You probably don’t think of an organically farmed, light, crisp Muscadet with “mineral aromatics” or a blushing rosé. Award-winning New York sommelier Patrick Cappiello wants to change that with his new endeavor: Forty Ounce Wines.
Wines with no or low alcohol content may sound, to buzz-loving oenophiles, like a day without sunshine, but (trend watch?) the New York Daily News has declared them to be “a thing.”
The paper relays that NA wine sales in the year ending January 28, 2017 have been a “robust” $99 million annually, according to Nielsen data, yet it notes that sales the year prior were actually 5.4 percent higher.
It may seem as if America is becoming a nation of wine sippers — and it’s true that many of those who prefer wine today were more likely to opt for other kinds of alcoholic beverages a decade ago. But don’t worry, beer drinkers, because there are still more of you than there are of them.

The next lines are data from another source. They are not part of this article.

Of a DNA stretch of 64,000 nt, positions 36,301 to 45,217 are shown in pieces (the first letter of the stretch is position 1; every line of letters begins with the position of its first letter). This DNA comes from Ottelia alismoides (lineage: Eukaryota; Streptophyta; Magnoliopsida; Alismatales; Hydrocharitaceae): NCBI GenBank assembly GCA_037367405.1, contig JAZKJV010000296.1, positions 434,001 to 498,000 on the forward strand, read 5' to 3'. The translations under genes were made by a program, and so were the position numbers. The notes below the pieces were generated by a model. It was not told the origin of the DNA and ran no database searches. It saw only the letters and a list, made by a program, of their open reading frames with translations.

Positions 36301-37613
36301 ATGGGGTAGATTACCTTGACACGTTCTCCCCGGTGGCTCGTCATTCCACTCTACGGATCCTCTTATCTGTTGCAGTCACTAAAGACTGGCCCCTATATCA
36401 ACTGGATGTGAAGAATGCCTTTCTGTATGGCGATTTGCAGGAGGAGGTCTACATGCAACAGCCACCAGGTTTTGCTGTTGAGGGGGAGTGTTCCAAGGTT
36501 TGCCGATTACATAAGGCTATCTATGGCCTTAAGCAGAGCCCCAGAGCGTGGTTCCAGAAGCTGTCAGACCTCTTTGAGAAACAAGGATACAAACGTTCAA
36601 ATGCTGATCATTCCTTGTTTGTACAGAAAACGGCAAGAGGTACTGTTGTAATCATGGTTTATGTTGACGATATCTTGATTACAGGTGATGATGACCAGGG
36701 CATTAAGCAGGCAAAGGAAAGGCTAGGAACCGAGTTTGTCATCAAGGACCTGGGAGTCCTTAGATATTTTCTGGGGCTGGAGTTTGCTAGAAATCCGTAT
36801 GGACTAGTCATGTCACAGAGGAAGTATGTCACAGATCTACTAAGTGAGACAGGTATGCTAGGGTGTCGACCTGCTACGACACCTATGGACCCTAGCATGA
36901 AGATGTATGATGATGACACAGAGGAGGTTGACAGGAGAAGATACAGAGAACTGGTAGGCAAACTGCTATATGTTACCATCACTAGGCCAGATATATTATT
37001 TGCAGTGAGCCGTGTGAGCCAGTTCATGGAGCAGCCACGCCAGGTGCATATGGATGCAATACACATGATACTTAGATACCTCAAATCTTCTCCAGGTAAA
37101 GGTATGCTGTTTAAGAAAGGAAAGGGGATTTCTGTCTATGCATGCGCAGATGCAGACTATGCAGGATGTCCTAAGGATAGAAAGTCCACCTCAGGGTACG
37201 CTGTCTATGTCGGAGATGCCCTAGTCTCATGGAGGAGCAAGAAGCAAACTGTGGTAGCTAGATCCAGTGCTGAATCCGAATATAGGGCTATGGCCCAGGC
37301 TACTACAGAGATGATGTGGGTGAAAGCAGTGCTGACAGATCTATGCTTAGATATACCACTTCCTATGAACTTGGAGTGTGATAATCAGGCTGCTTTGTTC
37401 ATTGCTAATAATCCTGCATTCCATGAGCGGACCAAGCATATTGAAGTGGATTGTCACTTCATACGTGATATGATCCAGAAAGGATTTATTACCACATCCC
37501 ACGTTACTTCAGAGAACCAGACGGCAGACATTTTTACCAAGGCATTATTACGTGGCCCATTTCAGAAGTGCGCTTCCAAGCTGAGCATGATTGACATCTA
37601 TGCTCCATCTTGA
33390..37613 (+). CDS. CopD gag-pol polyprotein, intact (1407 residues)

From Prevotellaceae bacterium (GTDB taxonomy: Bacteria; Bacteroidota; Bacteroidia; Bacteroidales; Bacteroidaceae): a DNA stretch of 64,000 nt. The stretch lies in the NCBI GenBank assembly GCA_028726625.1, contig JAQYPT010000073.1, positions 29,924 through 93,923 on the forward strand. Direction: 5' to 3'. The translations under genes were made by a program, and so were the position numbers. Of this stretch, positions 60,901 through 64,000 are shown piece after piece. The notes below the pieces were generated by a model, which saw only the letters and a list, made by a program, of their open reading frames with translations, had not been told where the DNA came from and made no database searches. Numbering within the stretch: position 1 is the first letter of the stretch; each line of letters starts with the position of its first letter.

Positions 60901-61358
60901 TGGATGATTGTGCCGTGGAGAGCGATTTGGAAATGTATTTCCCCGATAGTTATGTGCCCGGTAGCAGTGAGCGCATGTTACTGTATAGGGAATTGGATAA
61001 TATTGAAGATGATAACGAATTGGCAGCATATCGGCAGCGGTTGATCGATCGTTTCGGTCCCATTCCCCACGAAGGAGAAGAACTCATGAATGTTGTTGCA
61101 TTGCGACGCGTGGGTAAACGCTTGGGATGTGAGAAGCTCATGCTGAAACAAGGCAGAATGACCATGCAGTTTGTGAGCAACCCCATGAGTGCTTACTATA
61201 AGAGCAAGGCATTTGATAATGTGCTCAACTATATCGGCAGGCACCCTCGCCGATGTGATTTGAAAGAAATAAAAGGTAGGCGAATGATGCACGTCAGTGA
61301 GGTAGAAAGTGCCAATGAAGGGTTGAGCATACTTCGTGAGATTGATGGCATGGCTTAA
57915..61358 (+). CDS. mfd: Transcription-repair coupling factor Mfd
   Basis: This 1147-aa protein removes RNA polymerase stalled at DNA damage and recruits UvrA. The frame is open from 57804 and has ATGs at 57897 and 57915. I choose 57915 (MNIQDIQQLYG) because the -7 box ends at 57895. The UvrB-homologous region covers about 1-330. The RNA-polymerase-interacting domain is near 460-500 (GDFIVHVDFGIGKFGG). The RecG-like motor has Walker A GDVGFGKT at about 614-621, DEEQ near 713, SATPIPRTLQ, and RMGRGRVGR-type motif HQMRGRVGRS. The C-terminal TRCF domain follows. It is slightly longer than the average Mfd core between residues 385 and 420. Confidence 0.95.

Almost four out of 10 — 38 percent — of alcohol consumers over age 21 in the United States said beer was their beverage of choice, whereas 31 percent prefer wine and 28 percent like spirits/liquor most of all, according to a recent Harris Poll survey of 1,540 adults.
If you’re a beer drinker and variety is your thing, you’re in luck. You could now drink a beer from a different American brewery every single day for more than thirteen and a half years (13.5 years!) and never have to return to the same brewery twice.
That’s because, according to a recent report from the Brewers Association, a trade association focused on small and independent United States brewers, the number of breweries in the U.S. has climbed, as of the end of November, to a record-setting 5,005.